The end is near. Those last few millimeters have no chance of surviving the day, between nearly 12 hours of sunlight and a predicted high of 14°C.

Still, today is the 71st consecutive snow-covered day here. No one under 30 has ever seen this in Chicago before. And it's unlikely anyone ever will again.

You had a good run, winter, but it's over now. Go home.

Monday 10 March 2014 07:26:04 CDT (UTC-05:00)  |  | Chicago | Weather#

It looks like we're going to go 71 days with snow on the ground before it all melts. But a couple of subtle yet telling things have happened since I last griped.

First, the temperature has gone up since sunset, as forecast. It hasn't gone up a lot, but the influx of warm air from the Gulf of Mexico will continue through tomorrow, to the detriment of all the snowdrifts in Chicago.

It's hard to get your mind around how much heat the atmosphere moves around. A human being can generate about 6-8 megajoules as heat every day. (A food calorie is about 4,200 joules.) Your car or office can generate tens of megajoules to keep you warm. But when an air mass comes up along the Mississippi to Chicago, it's dragging so much energy that we need to review exponents. We're talking about petajoules.

Which brings up the second point. We're not talking about an inch of fluffy ice crystals on a flower. We're actually talking about megatons of ice covering...everything. Not snow; ice.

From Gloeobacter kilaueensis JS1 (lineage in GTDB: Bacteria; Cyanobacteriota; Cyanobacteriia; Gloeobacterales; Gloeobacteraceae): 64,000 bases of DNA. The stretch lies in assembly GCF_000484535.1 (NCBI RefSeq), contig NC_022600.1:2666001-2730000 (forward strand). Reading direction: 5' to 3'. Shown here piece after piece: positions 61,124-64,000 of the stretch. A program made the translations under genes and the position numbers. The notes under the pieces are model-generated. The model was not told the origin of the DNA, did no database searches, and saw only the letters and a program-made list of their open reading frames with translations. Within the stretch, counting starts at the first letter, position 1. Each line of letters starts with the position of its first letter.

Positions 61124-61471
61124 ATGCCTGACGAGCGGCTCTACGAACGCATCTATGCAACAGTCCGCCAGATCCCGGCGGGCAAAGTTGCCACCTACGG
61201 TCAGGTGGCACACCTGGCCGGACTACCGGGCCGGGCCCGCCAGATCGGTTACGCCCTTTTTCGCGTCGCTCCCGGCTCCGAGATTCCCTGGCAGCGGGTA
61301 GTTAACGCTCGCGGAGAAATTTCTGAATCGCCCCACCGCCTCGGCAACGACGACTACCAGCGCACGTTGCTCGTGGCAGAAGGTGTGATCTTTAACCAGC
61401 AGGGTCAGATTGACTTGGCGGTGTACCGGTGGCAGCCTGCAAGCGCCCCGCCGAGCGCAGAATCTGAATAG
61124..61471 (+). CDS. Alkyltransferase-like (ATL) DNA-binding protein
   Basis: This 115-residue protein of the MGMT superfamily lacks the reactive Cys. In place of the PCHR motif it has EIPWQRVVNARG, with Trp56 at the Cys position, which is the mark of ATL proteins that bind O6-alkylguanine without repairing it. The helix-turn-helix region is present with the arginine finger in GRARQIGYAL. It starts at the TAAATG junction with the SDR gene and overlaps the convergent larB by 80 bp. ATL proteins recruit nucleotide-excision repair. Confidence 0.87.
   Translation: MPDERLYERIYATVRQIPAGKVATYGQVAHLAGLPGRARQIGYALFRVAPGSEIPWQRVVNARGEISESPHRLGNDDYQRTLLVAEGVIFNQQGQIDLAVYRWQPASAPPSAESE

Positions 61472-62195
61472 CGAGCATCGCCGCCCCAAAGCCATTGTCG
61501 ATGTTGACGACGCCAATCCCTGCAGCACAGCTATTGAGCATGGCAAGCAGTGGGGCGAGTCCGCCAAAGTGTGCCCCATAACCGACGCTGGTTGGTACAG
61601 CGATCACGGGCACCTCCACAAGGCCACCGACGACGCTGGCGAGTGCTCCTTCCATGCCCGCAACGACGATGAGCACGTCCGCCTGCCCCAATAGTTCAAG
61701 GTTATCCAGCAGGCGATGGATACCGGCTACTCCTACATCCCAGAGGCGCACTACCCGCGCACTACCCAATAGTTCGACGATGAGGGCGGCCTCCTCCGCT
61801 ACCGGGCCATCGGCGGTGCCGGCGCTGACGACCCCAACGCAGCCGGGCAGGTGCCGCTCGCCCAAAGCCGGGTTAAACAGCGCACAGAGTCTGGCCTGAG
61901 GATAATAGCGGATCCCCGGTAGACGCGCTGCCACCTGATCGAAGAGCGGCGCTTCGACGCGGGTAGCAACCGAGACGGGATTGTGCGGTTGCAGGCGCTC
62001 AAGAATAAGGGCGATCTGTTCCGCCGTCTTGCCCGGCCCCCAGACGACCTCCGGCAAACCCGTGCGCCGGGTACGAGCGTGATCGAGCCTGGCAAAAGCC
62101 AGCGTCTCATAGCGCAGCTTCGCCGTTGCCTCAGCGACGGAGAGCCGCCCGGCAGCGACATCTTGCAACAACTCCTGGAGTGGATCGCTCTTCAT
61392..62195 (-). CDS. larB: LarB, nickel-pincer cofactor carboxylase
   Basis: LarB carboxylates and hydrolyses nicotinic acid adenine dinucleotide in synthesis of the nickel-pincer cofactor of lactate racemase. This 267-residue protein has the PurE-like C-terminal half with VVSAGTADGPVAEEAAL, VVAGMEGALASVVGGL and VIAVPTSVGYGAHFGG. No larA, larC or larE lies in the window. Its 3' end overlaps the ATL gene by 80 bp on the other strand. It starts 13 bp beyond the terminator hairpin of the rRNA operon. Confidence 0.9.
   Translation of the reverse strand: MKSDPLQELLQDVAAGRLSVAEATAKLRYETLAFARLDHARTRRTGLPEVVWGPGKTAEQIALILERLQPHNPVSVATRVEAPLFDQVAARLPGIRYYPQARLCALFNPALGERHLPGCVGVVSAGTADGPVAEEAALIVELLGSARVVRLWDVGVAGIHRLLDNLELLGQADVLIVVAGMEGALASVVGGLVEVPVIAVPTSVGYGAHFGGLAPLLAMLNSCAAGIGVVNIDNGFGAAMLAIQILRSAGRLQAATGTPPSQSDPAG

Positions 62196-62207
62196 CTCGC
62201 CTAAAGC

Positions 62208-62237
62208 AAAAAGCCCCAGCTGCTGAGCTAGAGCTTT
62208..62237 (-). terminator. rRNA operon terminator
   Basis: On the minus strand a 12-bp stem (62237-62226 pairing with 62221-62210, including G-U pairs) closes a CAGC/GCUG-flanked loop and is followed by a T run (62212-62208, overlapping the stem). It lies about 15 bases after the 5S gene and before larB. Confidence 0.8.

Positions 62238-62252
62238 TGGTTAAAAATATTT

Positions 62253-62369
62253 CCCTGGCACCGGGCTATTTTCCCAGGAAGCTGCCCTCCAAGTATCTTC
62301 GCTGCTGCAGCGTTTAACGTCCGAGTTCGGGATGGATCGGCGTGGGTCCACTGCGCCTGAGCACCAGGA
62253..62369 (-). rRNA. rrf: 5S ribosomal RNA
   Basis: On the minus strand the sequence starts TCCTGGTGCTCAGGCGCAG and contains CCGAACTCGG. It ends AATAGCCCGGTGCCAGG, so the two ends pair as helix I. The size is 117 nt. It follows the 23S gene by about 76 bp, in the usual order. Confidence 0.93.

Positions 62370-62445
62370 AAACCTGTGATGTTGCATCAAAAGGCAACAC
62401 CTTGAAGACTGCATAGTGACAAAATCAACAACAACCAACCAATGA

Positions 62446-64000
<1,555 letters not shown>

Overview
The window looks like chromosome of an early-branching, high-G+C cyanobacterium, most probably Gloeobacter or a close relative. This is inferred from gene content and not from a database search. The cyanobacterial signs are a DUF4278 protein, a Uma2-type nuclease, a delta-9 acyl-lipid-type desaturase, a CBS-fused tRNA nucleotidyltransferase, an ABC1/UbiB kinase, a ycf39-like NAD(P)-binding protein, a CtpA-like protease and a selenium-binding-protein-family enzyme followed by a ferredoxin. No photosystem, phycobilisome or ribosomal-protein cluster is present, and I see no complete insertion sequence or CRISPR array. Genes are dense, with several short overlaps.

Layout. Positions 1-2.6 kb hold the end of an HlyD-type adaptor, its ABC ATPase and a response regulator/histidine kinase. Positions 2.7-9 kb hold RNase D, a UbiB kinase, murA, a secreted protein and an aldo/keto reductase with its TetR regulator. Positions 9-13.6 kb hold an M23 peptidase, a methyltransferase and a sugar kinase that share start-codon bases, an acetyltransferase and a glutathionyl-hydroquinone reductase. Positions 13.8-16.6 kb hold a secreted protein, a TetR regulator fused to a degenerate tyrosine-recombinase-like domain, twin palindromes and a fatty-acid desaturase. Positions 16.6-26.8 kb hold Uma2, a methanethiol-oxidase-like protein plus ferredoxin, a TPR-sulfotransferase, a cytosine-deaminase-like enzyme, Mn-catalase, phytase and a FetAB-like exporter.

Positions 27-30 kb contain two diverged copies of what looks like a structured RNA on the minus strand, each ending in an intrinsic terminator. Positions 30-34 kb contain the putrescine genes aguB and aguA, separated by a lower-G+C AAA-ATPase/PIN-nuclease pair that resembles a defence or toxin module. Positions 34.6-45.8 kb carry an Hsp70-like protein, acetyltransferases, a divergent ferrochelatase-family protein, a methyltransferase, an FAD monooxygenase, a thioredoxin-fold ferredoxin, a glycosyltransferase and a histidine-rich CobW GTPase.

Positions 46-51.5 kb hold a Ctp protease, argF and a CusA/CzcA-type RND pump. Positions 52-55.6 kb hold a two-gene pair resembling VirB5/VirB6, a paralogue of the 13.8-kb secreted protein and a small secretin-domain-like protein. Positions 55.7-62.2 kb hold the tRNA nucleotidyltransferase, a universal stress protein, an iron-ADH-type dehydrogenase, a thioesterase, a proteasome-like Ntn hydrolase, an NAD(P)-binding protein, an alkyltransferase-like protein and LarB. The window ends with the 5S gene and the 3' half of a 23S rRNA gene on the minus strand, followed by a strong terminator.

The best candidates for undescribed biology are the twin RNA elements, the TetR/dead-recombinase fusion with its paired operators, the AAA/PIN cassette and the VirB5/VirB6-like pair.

Take a 10m square of ice just 50 mm thick—meaning just about any square of lawn in the Chicago area right now. So, that's 100 square meters times 50 mm (0.05m), which yields just 5 cubic meters of ice. It turns out, to change just that small amount of ice—oh, wait, that's five tons of ice (do the math)—into water takes 16.5 gigajoules of energy.

Also, when the energy goes into melting ice, it doesn't go anywhere else. I'll hold off on the physics for the moment, except to say that energy can't be created or destroyed, so when it goes into changing the state of a large mass of water without changing its temperature, it's pretty much unavailable for anything else. (Physicists reading this, please be kind; it's close enough.)

This is just a long way of saying: those last millimeters won't go quietly. The last bits of "snow" that the official weather observers measure aren't really snow, they're ice; and ice takes a lot of heat to melt. (Snow is easier to melt because it has so little mass for the same volume.)

Still, if the temperature gets up to its predicted 14°C tomorrow, that's a lot of heat fighting a lot of ice. It might get rid of the official snow cover at the airport, even. And that would leave us with nothing more than the two-meter snowbanks pushed up by all the plows for the last ten weeks. Joy.